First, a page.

May 25, 2022

A diamond in the rough

A diamond in the rough

A diamond in the rough

Global Fixed Income strategies could provide a (increasingly rare) refrain from the beleaguerment faced by institutional asset managers.

We’ve said a lot about the challenges institutional managers are going to face over the next decade; margin compression, increased competition, performance tests and internalisation, among other things, make for an industry that’s not for the faint-of-heart (or ill-prepared) – and the industry now broadly accepts this.

However, always the optimists, we thought it worth highlighting an area we see as providing opportunity for well-placed managers over the medium term: Global fixed income (FI).

There are two main reasons that we see cause for medium term optimism for Global FI managers*:

  1. Global FI will not be as exposed to internalisation as other asset classes
  2. Fixed Income has a natural structural benefit in terms of contestable flow

*Note: we are very aware of the impact of interest rate cycles for FI managers, however, we see this as a longer-term opportunity that will persist as rates normalise.

Global FI as an internalisation play

As we discussed in a previous Trialogue, internalisation will not hit all asset classes evenly.

Global FI has a natural advantage here, the dispersion of the underlying exposures, and the local knowledge needed to be successful are – and will continue to be – very difficult to replicate at scale.

As you can see in our first graph below, super funds have so far been hesitant to try their hand at Global FI in any meaningful manner.

Exhibit 1: Internalised assets by asset class

Global FI has so far been protected from mass internalisation (June 2017 – 2021, $bn)

Source: NMG Super Funds Review, 2021

The practical impediments to implementing an internal Global FI function at scale are likely to see this remain the case over the medium term – the fact is, there is still a lot of low hanging fruit before this becomes an area of focus for most internal teams.

Global FI as a portfolio rebalancing play

One of the realities of life for FI managers is that they are rarely afforded the same limelight as their counterparts in other asset classes. An allocation to fixed income is usually viewed as a defensive play and is expected to underperform most other asset classes through the cycle.

Whilst this may keep your average FI manager from ever appearing on the front page of the Fin, it does provide them advantage when it comes to contestable flow.

The reality is, strategic asset allocations do not change quickly, and fixed income exposures are core to most funds’ propositions. This means that to keep within SAAs, CIOs need to direct additional ‘top-up’ flow into FI exposures as outperformance in other asset classes skews a fund’s allocation.

This ‘top-up’ creates additional contestable flow for Global FI managers, and as shown below, creates significant opportunity against a backdrop of declining flows to mandates.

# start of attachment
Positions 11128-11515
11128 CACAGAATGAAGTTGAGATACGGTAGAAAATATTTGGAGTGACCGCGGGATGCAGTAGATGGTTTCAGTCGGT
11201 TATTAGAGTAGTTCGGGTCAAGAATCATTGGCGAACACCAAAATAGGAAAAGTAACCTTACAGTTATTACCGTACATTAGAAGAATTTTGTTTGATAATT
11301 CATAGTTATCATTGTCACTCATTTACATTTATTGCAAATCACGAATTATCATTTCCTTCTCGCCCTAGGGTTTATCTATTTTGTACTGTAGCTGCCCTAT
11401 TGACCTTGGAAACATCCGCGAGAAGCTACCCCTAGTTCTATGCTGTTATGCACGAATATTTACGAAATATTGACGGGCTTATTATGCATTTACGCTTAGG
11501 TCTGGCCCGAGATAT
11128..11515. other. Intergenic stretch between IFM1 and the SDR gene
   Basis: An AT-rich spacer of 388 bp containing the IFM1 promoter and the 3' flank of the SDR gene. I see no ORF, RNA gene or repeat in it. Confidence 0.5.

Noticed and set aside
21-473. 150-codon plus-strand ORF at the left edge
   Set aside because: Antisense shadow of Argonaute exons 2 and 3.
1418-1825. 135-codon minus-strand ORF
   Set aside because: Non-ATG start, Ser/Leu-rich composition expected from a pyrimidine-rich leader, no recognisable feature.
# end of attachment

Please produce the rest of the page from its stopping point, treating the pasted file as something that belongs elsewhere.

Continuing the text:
Portfolio rebalancing will continue to provide a steady stream of flows into Global FI mandates, against a backdrop of declining flows for mandates generally

Exhibit 2: Netflows to Global FI mandates compared to all mandates

June 2022F – 2028F, $bn

Source: NMG Stock and Flow Model, 2021

So what?

The key takeaways here are that there is a lot to play for in the institutional space for well-placed Global FI managers, and this is likely to persist over the medium-to-long term. The challenge for managers is going to be where to play in this space.

The bluntness of the YFYS performance tests is driving CIOs to look beneath traditional asset classes into sub-asset classes to drive alpha, however, increased tracking error awareness means CIOs are going to be very selective about where they take a swing.

So, whilst there remains appetite for more vanilla Global FI exposures, there is a real opportunity for more specialist strategies where there may not have been previously (think; EM bonds, global high yield, regional credit, etc), but second-rate product is not going to cut it. Engagement models must be designed with this in mind.

The increase in internal management in other asset classes is also going to see CIOs tilt more and more toward investment selection, rather than just asset allocation. Managers should expect this to result in CIOs being much more hands on with their mandates.

All of this means that success is going to be driven, in large part, by a manager’s ability to shift their mindset from investment capabilities to (bespoke) solution development. Managers should view this as an opportunity to embed themselves in the decision-making processes of their clients, and must recognise that this has significant implications for operating models, BDM capabilities and product development.

Note: We haven’t forgotten about our friends in the retail market, so stay tuned for our thoughts on that space.

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